How-To Redo :: I Hate HGTV

Inspired by HGTV and their instant room makeovers, Erica decided to turn an old credenza into a stylish toy cabinet. A month and $150 later she realizes a trip to IKEA would've been easier but not nearly as much fun.
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Admittedly, I am no great organizer. My MIL and SIL seem to be experts in home organization, but I inherited my own mother's knack for piling papers, making the house seem orderly and praying that no one opens the cabinets. One place that I couldn't hide the clutter was my younger son's room. He's 15 months old and his room exploded after his first birthday.

I ignored the cheap options at the national retailers, considered the trek to IKEA for a nice, no-personality shelf, and then somehow got ensnared in the HGTV mirage of home decorating.

You know what I mean: You turn on a show where a married couple whine about their lack of home personality, and some HGTV decorator gurus totally make over 1-2 rooms in 2 days, all while wearing smiles, designer clothes and no dust or paint marks on their hands. Pa-Leeze!

But when I needed some toddler toy storage, I thought a good furniture makeover would be just the thing for my life. Because, you know, parenting 2 kids, working from home and getting a tonsillectomy aren't enough. We don't have any extra furniture lying around and I didn't dare ask my grandma for anything because then she'll make me take 6 giant pieces of furniture out of her den, and I'm still trying to make her hear "No thanks" to the offer of her 1500-lb. organ. Anyway...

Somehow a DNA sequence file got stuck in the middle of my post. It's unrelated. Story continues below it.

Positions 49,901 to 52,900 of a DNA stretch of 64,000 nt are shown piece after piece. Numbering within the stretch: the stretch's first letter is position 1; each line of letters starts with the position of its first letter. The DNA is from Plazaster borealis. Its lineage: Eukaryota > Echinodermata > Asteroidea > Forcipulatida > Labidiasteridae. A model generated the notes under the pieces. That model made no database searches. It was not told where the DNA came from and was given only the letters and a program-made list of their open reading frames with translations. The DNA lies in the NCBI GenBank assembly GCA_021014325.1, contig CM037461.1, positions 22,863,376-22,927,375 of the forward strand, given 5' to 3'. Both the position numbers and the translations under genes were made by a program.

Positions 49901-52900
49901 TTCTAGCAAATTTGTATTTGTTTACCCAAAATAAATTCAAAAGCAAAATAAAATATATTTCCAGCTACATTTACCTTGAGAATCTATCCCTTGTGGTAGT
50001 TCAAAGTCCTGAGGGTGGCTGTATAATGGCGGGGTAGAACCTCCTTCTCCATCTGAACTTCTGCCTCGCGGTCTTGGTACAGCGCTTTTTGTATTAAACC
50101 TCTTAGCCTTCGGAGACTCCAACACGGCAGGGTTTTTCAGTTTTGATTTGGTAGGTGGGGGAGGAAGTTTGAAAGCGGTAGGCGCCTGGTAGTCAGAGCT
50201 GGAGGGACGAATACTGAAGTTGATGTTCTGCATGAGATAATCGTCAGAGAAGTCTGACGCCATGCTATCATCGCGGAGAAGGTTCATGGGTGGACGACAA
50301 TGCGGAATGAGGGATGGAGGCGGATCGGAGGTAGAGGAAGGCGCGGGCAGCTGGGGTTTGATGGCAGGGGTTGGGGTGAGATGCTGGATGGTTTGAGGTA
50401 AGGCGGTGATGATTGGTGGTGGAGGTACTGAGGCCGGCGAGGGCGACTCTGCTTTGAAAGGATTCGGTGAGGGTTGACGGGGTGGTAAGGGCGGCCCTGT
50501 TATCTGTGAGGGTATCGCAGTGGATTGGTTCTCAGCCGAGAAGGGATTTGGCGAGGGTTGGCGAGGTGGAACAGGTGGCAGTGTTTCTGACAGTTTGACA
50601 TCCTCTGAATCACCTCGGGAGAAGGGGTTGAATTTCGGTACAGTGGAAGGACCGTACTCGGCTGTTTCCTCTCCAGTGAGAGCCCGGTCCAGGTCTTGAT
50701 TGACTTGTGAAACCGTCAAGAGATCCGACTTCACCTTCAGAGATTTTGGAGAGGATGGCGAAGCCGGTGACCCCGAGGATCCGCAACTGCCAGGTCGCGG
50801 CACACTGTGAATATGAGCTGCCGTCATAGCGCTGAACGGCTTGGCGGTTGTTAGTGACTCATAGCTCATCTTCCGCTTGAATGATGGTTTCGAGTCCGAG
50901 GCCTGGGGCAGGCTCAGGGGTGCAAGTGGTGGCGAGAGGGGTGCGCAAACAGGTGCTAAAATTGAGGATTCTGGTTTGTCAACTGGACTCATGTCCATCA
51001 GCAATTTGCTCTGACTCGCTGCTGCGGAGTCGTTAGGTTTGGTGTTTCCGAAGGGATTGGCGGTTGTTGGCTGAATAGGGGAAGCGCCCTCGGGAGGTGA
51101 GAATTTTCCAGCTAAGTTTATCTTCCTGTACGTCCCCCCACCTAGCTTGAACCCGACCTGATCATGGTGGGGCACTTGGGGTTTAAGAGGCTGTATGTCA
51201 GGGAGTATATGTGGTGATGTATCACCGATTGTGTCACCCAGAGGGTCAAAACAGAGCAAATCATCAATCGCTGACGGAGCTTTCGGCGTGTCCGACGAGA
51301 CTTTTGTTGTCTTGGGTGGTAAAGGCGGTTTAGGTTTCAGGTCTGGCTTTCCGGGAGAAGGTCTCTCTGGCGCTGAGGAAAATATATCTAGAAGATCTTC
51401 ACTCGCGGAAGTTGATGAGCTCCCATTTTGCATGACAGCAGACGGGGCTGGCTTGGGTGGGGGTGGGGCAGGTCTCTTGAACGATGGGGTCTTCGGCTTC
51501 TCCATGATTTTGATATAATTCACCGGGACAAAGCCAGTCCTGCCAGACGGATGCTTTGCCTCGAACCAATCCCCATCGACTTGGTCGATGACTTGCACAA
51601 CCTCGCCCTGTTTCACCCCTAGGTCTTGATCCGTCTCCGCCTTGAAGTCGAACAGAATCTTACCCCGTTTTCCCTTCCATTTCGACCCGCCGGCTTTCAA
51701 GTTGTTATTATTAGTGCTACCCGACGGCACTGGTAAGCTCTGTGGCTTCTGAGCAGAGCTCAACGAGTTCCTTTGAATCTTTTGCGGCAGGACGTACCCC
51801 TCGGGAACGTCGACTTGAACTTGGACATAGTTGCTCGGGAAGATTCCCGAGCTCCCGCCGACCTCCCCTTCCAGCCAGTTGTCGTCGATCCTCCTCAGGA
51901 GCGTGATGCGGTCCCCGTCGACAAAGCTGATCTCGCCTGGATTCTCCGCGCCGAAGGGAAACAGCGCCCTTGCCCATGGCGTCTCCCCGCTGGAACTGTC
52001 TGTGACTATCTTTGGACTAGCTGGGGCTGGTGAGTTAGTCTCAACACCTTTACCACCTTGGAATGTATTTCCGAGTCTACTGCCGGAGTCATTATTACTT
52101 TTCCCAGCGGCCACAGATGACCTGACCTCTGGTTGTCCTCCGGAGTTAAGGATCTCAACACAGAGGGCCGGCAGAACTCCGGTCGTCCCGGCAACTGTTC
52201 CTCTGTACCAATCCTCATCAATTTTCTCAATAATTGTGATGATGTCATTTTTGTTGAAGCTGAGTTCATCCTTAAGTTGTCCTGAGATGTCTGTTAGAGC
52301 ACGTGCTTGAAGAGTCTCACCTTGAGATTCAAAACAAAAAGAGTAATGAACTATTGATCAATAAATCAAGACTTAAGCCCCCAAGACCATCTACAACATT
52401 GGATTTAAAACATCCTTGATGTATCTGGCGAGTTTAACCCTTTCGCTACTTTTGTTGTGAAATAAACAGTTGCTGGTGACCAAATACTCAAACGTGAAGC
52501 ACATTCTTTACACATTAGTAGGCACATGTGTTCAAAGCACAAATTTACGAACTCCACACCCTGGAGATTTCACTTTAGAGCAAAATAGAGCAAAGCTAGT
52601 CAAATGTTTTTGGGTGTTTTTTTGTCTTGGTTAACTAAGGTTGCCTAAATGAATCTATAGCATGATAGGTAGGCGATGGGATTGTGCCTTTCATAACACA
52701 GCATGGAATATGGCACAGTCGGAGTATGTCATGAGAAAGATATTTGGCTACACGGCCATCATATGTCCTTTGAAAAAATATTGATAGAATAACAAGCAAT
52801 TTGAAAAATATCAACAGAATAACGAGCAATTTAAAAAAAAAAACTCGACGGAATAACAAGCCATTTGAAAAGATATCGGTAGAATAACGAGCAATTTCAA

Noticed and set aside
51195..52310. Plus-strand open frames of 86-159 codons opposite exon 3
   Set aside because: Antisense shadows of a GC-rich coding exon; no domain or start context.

I head a few miles up the street to Room Service. It's a local furniture consignment store and one of my favorite places in town. Why buy new when you can buy nice stuff for less, or old stuff for cheap? On my first go, I found the perfect credenza. It had 4 doors that closed with magnets, so my little guy could open them himself. The top is low enough to store toys on top and in reach, and is also low enough that he won't perish when he eventually climbs on top and falls off. It's perfect, but I'm not ready to bite at the price.

Three weeks later I go back and the credenza is still there! It is now reduced in price a bit. I pay $85 for it and ask Jake to pick it up on his way home. I could hear the excitement in his voice. Well maybe not excitement so much as apathetic resignation toward my idea.

Here's the old cabinet in all its glory. I like the handles and it's solidly built.

OldCabinet

Once the cabinet is home, I realize something that wasn't evident in the store: The inside smells like cat pee. There is almost nothing worse than this smell. Luckily, I've already agreed with Jake's suggestion to sand and prime it, and the primer will seal away any smells. I wash it down with disinfectant just to be sure.

Besides cleaning, step 1 is to take off all the hardware.

UndoHardware

And then sand. I used 150-grit sandpaper with an electric sander, and did the curved base piece and indented trim by hand.

SandTheSucker

I primed the whole thing with Kilz, which is good for locking smells (stupid cats) and for covering the dark wood stain so my paint color will be pure. Kilz is kind of a pain to work with--I find it to be drippy and it tends to leave deep brush strokes. Maybe I'm doing something wrong, but anyway it's still worth it. After priming the cabinet, I knocked down the brush strokes with 220-grit sandpaper. Note: You can only sand oil-based primer. Wear a dust mask for this step. Fine, sticky white dust in your lungs = ew.

Bob the Builder was a great help.

SandingHelper